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Why SteamOS isn’t trying to take over the living room

In the minds of many, Valve’s announcement of SteamOS has put the speculated-upon Steam Box into the realm of XboxOne and PS4 competitor. Nothing could be further from the truth.

Once upon a time (essentially yesterday) games consoles were ubiquitous. Everyone you knew had one. Now that’s changed and gaming belongs to mobile and tablet. As this transition played out, Valve and their Steam platform have continued to focus on that alternatively loved and ridiculed community, PC gaming.

Today the Steam platform stands at about 50M people, which is a lot but by global standards it’s not anywhere near ubiquitous (don’t kid yourself, PC gaming is still statistically not a normal thing to do). But by utterly focusing on this community, Valve has succeeded.

In today’s digital world, you’re either ubiquitous, a focused niche, or dead. Valve isn’t trying to control the living room (and certainly not compete with Sony or Microsoft) and that’s precisely why SteamOS is going to be a winner. Just watch.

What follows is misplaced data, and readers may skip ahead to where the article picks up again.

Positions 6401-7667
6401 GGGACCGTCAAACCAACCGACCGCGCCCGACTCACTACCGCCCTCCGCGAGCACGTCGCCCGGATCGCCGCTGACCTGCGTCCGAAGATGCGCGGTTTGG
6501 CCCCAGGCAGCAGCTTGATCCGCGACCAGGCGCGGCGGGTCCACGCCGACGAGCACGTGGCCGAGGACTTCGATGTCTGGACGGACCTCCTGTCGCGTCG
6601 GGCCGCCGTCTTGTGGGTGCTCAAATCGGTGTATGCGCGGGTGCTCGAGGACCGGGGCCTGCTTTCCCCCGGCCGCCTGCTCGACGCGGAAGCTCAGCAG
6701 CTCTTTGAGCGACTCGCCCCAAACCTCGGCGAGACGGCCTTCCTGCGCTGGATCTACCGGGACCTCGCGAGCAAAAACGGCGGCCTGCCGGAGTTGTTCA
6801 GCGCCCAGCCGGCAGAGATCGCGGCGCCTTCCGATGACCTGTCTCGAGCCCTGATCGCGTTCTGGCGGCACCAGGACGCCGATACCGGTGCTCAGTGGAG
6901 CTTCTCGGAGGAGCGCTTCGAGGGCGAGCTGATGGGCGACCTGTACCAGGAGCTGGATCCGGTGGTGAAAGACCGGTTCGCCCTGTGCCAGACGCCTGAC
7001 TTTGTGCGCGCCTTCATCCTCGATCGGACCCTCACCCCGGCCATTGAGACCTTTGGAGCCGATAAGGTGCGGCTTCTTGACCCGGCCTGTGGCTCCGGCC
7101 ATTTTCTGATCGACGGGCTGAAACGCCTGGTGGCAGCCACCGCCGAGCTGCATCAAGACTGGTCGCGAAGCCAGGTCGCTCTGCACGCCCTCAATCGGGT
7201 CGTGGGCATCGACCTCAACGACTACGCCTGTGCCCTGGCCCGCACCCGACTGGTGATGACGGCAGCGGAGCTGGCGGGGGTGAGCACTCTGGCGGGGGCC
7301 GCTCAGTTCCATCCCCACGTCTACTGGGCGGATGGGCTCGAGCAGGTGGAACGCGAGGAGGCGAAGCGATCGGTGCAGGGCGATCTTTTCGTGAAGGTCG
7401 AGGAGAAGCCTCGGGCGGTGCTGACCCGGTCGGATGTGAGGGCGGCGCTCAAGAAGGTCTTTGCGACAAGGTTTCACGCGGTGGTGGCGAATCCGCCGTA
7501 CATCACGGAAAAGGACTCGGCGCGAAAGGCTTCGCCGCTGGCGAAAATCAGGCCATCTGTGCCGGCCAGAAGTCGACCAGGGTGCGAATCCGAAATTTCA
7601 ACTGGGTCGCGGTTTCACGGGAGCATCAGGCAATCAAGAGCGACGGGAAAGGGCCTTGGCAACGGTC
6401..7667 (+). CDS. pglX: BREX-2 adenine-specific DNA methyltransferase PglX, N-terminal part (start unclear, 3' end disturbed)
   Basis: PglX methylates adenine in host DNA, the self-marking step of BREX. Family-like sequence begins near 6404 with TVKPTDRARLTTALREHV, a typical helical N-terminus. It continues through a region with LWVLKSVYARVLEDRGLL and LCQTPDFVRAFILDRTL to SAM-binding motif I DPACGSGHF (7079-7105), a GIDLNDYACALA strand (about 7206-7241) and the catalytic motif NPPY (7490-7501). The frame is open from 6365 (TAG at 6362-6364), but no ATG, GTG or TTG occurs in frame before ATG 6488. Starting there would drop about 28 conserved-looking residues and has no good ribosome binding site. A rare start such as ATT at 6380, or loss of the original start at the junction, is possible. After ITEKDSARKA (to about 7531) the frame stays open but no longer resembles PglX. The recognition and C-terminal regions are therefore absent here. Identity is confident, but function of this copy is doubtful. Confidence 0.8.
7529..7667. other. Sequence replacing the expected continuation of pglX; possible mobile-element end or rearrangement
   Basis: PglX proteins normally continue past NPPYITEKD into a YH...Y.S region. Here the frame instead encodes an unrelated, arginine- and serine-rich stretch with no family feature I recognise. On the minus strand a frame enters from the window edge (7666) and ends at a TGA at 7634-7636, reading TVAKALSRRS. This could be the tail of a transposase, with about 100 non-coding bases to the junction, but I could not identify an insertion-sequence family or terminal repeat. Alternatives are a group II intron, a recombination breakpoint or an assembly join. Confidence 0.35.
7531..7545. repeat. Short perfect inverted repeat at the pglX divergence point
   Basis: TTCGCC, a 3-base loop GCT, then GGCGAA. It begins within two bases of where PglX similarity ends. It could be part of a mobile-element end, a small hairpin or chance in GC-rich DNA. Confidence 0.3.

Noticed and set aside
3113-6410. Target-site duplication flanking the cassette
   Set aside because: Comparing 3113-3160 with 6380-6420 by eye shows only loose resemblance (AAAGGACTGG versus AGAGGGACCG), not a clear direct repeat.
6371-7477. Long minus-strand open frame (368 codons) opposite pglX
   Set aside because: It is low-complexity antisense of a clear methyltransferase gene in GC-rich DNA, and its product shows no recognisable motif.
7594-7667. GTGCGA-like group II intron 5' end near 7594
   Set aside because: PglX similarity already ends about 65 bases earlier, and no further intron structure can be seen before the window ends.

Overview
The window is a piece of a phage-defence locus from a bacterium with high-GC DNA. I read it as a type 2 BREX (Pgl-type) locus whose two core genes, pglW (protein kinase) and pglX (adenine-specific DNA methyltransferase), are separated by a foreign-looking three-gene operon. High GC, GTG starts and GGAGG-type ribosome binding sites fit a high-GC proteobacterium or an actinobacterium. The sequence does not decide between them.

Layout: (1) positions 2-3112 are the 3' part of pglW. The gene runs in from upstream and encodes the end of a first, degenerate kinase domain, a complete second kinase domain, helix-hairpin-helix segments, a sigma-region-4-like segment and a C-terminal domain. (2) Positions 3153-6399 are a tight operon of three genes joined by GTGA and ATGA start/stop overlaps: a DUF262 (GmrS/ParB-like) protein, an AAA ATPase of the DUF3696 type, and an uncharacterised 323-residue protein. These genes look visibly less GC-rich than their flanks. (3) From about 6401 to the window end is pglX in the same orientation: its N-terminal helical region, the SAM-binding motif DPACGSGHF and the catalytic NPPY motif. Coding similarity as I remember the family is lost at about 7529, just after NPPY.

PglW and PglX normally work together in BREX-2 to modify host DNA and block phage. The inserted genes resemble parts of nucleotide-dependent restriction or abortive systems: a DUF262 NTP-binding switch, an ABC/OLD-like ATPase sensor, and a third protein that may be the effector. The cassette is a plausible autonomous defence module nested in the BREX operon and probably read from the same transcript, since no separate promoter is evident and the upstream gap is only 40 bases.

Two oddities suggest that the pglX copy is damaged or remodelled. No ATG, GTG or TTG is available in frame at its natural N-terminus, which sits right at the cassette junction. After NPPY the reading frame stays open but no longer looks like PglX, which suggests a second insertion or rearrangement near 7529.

Comments on this entry are closed.

  • Jim Bob

    How do the 50 million Steam player’s stack up against the number of Xbox Live accounts?

  • dylancollins

    Good question. I think about the same number. But key point is that Steam players are much more on the hardcore side/far less mainstream gamers than XBL.

  • Jim Bob

    It’s a fair point and I think your argument has a lot of merit. It does call into question though whether MS have chosen the right strategy in how they have positioned the XBone. Portraying it as a mass market device for the family living room seems risky when the figures would suggest that it is more niche.